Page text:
Mia Dolan Sucks, But Jimmy Fowlie Will Leave You Laughing

The fictional character played by Emma Stone in "La La Land" finally performs her one-woman show for all the world to see.

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Here she is, world! Mia Dolan, live, on stage. As only Jimmy Fowlie can do it. Photo: Monique Carboni.

“Mia Dolan sucks.” In the film La La Land, when the character played by Emma Stone is seen performing a one-woman show in a theater so shabby that even the roaches stayed home, you can almost feel that sentiment waft off the screen. And let’s be real: in the context of La La Land, in that moment, Mia Dolan does suck.

Unless you’re actor Jimmy Fowlie. For him, Mia’s sparsely attended, risible romp is not a plot point, it’s the whole point. He co-created So Long Boulder City, now running at Subculture Theater through Jan. 7, after seeing La La Land twice and wondering about the show that Mia wrote. What exactly was it? Who were those few people in the house? How weirdly odd, or oddly weird, was it all? Is it real? Or is it ripe for parody and satire?

Fowlie, whose creative partner on So Long Boulder City is his crackerjack director, Jordan Black, is a natural for such terrific tomfoolery. In addition to performing sketch and improv with The Groundlings, he’s best known for writing and starring in Go-Go Boy Interrupted, which follows a clueless 30-year-old go-go boy who is aging out of his, uh, career.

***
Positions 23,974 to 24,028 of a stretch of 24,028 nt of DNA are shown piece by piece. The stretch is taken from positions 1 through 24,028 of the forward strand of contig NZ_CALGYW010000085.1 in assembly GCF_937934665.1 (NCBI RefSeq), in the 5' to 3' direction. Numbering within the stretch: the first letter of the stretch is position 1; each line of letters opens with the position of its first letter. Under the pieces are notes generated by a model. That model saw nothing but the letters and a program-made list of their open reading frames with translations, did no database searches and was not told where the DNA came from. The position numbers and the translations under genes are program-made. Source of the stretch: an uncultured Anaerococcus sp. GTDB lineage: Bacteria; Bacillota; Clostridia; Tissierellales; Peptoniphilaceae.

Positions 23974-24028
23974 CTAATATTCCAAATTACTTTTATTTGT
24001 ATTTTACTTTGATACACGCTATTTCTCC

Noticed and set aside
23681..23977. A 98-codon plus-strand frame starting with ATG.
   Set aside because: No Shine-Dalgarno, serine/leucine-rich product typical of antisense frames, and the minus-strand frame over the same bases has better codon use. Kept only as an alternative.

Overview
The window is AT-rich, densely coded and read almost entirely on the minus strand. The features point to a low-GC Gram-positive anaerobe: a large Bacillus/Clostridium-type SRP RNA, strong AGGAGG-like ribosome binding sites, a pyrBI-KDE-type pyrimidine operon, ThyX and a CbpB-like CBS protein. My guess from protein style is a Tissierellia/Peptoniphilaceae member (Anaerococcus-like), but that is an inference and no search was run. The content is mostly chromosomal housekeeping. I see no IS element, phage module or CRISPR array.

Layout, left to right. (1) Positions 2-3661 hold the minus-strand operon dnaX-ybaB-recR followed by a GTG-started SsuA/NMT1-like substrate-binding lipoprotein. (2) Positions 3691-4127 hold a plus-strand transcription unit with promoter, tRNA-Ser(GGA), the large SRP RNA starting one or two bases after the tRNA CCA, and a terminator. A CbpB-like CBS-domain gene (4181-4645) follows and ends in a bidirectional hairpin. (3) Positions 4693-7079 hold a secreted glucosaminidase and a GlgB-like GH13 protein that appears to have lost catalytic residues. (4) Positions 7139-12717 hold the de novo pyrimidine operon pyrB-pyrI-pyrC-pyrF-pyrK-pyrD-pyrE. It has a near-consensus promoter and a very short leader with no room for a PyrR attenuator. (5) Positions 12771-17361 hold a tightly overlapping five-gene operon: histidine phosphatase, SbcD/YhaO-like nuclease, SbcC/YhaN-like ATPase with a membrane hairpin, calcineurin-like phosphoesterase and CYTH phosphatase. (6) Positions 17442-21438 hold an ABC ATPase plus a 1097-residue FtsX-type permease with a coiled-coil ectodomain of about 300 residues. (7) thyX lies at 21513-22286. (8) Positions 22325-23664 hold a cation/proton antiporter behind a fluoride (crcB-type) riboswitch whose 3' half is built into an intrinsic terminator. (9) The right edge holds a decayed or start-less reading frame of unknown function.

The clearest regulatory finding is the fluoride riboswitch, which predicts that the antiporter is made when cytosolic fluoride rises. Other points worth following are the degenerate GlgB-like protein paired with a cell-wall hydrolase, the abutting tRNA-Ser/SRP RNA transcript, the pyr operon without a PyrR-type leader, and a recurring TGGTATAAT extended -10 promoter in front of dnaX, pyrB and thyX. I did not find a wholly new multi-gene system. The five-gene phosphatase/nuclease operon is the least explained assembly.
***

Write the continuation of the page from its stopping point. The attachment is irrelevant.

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Years ago, I worked on an opera called Sunset Salome, which imagines Norma Desmond of Sunset Boulevard residing “in a hospital for the criminally insane.” That makes sense: where else does one go after murdering William Holden? There at the hospital, Norma is tasked with running a theater program, and what does she produce? Why Salome, naturally, complete with batty plot twists. Well, So Long Boulder City fits this spirit — what you might call metatheatrical absurdism. First, as Fowlie and Black do, you treat a fictional character as someone very real. And then you magnify a tiny element of the story into something utterly monumental. Think Rosencrantz and Guildenstern Are Dead for the 21st century.

As for Mia Dolan herself? Yeah, she probably sucks. But she became a star. As will Fowlie. As we wait for the inevitable to occur, let us be content with the show’s loopy dedication:

So Long Boulder City is a gift for every actor/singer/waiter who dreams of becoming a star but is met with the harsh reality that they drive for Uber.

For tickets to So Long Boulder City, click here.

And now, 5 questions Jimmy Fowlie has never been asked:

What’s the most perceptive question anyone has asked you about your work?

This question.

What’s the most idiotic question anyone has asked you about your work?

I think it’s when you come off a show and people say “How do you remember all those lines?” With this show, though, it was actually a feat to memorize the whole thing.

What’s the weirdest question anyone has asked you about your work?

When I did Go-Go Boy, one guy thought I was a prostitute; he kept trying to get me to hang out with him. I think he was confused. Its fair. I don’t blame him. For centuries, go-go boys and prostitution have gone hand in hand.

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Tell me more about the genesis of this show.